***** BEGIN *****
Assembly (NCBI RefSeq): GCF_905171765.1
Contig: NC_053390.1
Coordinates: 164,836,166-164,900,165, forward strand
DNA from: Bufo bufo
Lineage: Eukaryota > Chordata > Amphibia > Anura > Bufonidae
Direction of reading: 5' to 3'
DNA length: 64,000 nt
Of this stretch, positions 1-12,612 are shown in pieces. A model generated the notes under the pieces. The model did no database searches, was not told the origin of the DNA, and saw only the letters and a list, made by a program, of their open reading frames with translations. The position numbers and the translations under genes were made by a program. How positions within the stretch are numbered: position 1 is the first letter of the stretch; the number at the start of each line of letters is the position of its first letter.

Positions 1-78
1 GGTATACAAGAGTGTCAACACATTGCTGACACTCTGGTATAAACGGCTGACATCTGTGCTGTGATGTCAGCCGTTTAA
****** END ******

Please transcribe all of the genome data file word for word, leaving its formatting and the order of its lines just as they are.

Assembly (NCBI RefSeq): GCF_905171765.1
Contig: NC_053390.1
Coordinates: 164,836,166-164,900,165, forward strand
DNA from: Bufo bufo
Lineage: Eukaryota > Chordata > Amphibia > Anura > Bufonidae
Direction of reading: 5' to 3'
DNA length: 64,000 nt
Of this stretch, positions 1-12,612 are shown in pieces. A model generated the notes under the pieces. The model did no database searches, was not told the origin of the DNA, and saw only the letters and a list, made by a program, of their open reading frames with translations. The position numbers and the translations under genes were made by a program. How positions within the stretch are numbered: position 1 is the first letter of the stretch; the number at the start of each line of letters is the position of its first letter.

Positions 1-78
1 GGTATACAAGAGTGTCAACACATTGCTGACACTCTGGTATAAACGGCTGACATCTGTGCTGTGATGTCAGCCGTTTAA